Image is a funny thing, and where you come from can form as much of an impression on what you are doing as the thing itself. While this may be an oversimplification, in music terms, places are synonymous with particular genres. For example, trip-hop is to Bristol what country is to Nashville. That’s not to say that Nashville isn’t capable of generating bands that create killer trip-hop beats and vice versa, but it isn’t the most likeliest scenario and bands from unknown markets need to work that much harder to get recognized.
Icky Blossoms are an conglomerate of beats, chants and synth-pop hooks from an unlikely corner of the world not typically known for its dark electronic offerings, though Saddle Creek records is working to improve that image. Hailing from Omaha, Nebraska, the 3 piece easily flaunt their musical sophistication with blackened electro-production combined with the spirit of punk. Initially the band sound like they were born out of restlessness in the dark alleys of Berlin. This is in part due to the trio’s multi-talented, multi-instrumentalist members. This façade quickly gives way with the lyrics that plague the entire album and sound very much out of place.
Probably the most unique track here is the cult-like ‘Sex to the Devil’. Icky Blossoms attempt to invite the figure of Mephistopheles into their most intimate circles, but fall drastically short of conjuring up any sort of impact. The whole song is reminiscent of a teenage attempt at offending their parents with an obscene t-shirt. It is as if the very words in the title, which suffer from an over-abundance of repetition, have become a game of he-who-must-not-be-named but will be anyway. Musically, the track forms and meanders quite nicely with an infectious beat and moody minimal synth work. It’s all somewhat predictable, but fairly effective at generating a sweaty, gritty feel. The ongoing chanting about the devil and sex sharply distracts from anything the music might be trying to accomplish. Even an ‘F bomb dropped near the halfway point does little sell the attitude. In the end, the Blossoms try to be all bad-ass, but really only come across as being icky in a weird sort of way. This relationship is the modus operandi on the record. In tracks like ‘Stark Weather’, they pull out murderous jealousy as intent, but it comes across like a Brothers Grimm fairy tale. “I would kill that man down at the gas station for you / I would kill your parents and your baby sister too. “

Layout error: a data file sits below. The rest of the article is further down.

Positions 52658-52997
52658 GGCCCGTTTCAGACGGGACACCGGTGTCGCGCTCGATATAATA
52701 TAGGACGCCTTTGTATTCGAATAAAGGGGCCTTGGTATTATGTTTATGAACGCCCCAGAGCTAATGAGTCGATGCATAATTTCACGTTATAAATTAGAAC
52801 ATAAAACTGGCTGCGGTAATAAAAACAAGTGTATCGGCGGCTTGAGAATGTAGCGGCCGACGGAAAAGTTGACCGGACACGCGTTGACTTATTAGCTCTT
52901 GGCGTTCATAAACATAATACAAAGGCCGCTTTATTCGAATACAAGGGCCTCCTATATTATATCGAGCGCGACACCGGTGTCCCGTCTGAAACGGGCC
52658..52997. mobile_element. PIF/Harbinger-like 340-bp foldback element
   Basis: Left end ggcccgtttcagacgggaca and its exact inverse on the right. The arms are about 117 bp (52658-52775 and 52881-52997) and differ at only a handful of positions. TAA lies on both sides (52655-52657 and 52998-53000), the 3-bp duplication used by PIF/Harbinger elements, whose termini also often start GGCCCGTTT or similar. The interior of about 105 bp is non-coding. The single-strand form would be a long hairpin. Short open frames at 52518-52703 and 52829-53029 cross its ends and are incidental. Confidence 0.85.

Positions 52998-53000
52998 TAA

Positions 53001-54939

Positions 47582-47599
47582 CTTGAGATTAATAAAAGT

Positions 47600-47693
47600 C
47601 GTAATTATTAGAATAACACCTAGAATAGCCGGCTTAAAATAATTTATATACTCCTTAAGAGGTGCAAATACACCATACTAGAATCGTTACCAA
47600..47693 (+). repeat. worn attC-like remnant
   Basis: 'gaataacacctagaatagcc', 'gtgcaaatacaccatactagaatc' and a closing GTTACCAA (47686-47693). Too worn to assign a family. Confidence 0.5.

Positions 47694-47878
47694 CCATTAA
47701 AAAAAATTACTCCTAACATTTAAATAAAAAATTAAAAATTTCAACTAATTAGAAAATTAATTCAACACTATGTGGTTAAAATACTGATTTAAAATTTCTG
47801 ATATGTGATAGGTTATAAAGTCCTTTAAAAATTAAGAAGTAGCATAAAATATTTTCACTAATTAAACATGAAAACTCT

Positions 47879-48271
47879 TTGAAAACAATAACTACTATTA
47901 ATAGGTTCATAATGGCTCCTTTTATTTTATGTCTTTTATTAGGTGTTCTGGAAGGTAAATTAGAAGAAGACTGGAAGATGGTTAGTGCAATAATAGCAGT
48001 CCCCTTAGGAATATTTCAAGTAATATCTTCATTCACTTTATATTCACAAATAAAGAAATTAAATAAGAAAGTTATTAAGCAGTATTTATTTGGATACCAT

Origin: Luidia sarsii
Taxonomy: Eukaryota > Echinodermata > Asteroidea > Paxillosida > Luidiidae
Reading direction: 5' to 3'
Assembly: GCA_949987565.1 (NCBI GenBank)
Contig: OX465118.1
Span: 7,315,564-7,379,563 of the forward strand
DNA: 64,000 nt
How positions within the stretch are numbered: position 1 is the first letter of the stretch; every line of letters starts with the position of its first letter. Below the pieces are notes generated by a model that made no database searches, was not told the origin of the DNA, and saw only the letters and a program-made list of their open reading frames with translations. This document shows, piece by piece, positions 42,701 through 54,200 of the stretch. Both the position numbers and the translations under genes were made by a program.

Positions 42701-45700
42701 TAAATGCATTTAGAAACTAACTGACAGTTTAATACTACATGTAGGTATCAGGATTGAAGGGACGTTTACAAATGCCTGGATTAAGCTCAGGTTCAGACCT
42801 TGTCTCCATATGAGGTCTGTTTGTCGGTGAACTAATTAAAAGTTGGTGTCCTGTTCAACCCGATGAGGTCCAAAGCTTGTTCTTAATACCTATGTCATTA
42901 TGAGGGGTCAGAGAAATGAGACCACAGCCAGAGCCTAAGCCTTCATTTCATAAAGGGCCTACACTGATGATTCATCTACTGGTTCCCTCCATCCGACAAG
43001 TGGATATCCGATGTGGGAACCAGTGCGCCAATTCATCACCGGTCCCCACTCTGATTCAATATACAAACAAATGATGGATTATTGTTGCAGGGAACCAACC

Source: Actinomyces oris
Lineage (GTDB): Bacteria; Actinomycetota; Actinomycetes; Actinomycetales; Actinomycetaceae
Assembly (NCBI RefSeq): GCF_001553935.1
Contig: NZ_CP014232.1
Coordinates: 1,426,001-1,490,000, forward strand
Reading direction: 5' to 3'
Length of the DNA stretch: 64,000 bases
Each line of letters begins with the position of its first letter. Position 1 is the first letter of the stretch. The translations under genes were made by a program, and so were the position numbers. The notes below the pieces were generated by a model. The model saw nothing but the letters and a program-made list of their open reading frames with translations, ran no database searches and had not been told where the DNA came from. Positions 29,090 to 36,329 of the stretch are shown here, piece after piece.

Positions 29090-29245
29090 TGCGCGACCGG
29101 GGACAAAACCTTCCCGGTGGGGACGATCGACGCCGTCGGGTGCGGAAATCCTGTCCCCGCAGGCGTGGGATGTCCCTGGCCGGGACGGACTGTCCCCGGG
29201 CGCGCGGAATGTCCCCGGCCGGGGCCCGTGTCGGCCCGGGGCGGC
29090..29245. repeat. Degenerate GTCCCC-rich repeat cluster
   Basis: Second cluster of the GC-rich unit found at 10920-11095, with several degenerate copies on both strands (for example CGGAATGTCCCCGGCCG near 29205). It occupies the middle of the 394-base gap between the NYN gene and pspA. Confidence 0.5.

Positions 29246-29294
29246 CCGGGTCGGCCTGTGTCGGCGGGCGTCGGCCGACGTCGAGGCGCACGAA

‘Deep in the Throes’ is by far the record’s highest peak. While the lyrics dwell with more typical clichés, the track has a nice singable chorus and extremely accessible arrangements. Here the Blossoms let the music stand on its own without oddly placed neon story lines. Unfortunately, ‘Babe’ kills that mood quick with awkward prose about, well, killer babes. Without meaning to be, Icky Blossoms sound like a Spinal Tap tribute to dark electronica music. But the fact that this is not the intention means the record has some real awkward moments. While their sound might indicate that the Icky Blossoms walk the streets at night in search of fresh blood, the overall affect is quite a bit less dramatic.